Frequently, I’m happy to attest, I come across a passage when reading Ruskin that is just so transcendently beautiful, so universally and humanly right, that, even though I may have read it a number of times before, I am once again transfixed, awed, and deeply moved by the sheer brilliance of his words; at these times, I often wonder why we have not all been repeatedly exposed to such passages over the course of our own educational arc. Such is the case with brief quote I offer today..
By the late 1860s, Ruskin, not for the first time in his life, was depressed. For all intents and purposes, his art and architectural criticism were behind him, He had spent much of the decade speaking, always brilliantly, on subjects that had to do with his political economy (first systematized in Unto this Last in 1860) . But his radical and humane thinking on these absolutely critical matters had generally been reprobated. and that forcefully, by the public. Hence, it is not surprising that he began to think that his life to that point, a life which, from the first, he had devoted to public service and to making the lives of his fellows easier, had been a failure.
Then in 1869, rather surprisingly, he was appointed the first Slade professor of Fine Art at his alma mater, Oxford University. Among the principal duties attending his new position was an expectation that he would prepare a series of lectures on the subject and history of art for the students who took his courses. Into the preparation and delivery of these talks, not uncharacteristically, he threw great energy. Many of them contain some of his greatest passages. Happily, most have been preserved. After each sequence of lectures was delivered, the separate subjects were collected, and then, demand for his work still being significant, were published in book form. One such collection, published in 1872, bore the title, The Eagle’s Nest, and it is from that series that today’s passage is taken. As you read it, imagine what a privilege it would’ve been to have been in the student audience in the Scheldonian Theater at Oxford, as he read, in his eloquent style (all who were there agreed on this), the following words aloud for the first time; They contain the essence of his entire teaching:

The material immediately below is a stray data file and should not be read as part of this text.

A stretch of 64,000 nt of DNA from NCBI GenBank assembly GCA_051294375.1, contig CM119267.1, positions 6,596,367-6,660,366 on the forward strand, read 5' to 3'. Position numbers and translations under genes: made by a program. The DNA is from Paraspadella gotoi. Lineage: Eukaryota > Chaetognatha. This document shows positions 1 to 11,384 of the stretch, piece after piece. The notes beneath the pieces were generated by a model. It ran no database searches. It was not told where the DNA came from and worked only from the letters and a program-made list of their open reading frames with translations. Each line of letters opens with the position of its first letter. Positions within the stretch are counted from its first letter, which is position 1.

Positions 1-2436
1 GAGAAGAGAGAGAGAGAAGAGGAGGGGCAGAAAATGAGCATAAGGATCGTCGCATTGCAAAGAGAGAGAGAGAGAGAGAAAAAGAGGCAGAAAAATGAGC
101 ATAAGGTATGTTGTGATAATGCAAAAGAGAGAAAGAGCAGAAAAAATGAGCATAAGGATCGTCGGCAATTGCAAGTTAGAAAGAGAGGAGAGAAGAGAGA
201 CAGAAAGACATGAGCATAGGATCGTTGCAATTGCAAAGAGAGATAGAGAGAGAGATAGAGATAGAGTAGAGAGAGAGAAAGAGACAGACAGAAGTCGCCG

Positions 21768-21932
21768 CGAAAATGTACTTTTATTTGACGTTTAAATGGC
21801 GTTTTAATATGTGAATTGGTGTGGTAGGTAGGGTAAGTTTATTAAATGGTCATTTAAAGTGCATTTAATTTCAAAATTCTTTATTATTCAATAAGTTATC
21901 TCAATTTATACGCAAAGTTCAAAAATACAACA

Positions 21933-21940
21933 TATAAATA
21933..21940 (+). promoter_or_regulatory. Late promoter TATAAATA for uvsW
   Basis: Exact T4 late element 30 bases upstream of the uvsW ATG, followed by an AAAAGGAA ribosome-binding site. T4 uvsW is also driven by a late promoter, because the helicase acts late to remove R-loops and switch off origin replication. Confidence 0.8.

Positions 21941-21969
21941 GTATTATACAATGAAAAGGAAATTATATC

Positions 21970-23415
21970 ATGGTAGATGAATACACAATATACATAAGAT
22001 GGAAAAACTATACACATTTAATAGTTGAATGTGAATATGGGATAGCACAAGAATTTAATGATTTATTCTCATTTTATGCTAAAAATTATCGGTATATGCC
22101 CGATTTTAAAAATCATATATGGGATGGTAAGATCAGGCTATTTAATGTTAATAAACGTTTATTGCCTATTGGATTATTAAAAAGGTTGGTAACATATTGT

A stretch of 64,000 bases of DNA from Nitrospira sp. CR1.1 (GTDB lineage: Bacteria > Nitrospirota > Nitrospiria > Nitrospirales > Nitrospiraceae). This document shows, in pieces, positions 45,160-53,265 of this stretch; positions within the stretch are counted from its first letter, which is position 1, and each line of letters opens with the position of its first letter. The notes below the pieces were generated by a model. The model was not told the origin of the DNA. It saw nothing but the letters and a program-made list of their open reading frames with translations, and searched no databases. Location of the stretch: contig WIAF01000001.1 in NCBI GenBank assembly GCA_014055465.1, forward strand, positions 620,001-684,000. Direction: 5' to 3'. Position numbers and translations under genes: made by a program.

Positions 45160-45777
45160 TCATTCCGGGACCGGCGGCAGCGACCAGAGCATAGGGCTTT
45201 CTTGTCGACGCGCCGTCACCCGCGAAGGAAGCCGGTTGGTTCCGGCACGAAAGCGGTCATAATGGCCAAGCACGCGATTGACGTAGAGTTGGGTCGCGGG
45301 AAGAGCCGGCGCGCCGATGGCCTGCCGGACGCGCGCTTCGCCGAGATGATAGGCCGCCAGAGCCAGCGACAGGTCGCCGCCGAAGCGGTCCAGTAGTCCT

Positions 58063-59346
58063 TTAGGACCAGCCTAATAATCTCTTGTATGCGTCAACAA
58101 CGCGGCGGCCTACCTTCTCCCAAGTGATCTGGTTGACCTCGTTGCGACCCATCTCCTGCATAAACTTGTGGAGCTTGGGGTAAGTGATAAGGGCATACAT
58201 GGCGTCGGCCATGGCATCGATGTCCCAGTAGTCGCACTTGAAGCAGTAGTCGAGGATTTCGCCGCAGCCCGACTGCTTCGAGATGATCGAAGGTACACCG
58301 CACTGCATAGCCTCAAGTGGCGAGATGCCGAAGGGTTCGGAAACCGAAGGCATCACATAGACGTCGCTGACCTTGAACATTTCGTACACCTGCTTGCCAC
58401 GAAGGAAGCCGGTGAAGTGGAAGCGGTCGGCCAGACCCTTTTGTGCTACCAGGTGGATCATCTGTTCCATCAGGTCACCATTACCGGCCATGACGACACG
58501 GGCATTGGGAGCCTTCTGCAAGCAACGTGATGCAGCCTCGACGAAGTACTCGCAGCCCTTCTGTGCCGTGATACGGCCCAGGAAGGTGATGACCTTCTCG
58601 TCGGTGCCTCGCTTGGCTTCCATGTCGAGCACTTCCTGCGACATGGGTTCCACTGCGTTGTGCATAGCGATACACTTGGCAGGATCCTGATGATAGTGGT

All nature, with one voice, with one glory, is set to teach you reverence for the life communicated to you from the Father of Spirits. The Song of birds, and their plumage; the scent of flowers, their color, their very existence, are in direct connection with the ministry of that communicated Life: and all the strengths, and all the arts, of men, are measured by, and founded upon, their reverence for the passion, and their guardianship of, the purity of love.
Until next time;
Please do continue well out there!
thank you, Jim. A much needed refreshment!
Ruskin’s literary essays are the greatest gift to mankind. My own writing begins to feel right only when I hit that Ruskinian mix of a detached eye and a very engaged mind. I am very grateful for your blog and happy to contribute to the conversation. I just launched my own book of literary essays in Leiden, The Netherlands. It is now posted on uTube.
Fascinating insight to an artists mindset. Struggling for relevance and recognition, even Ruskin’s genius. Beautiful words to live by.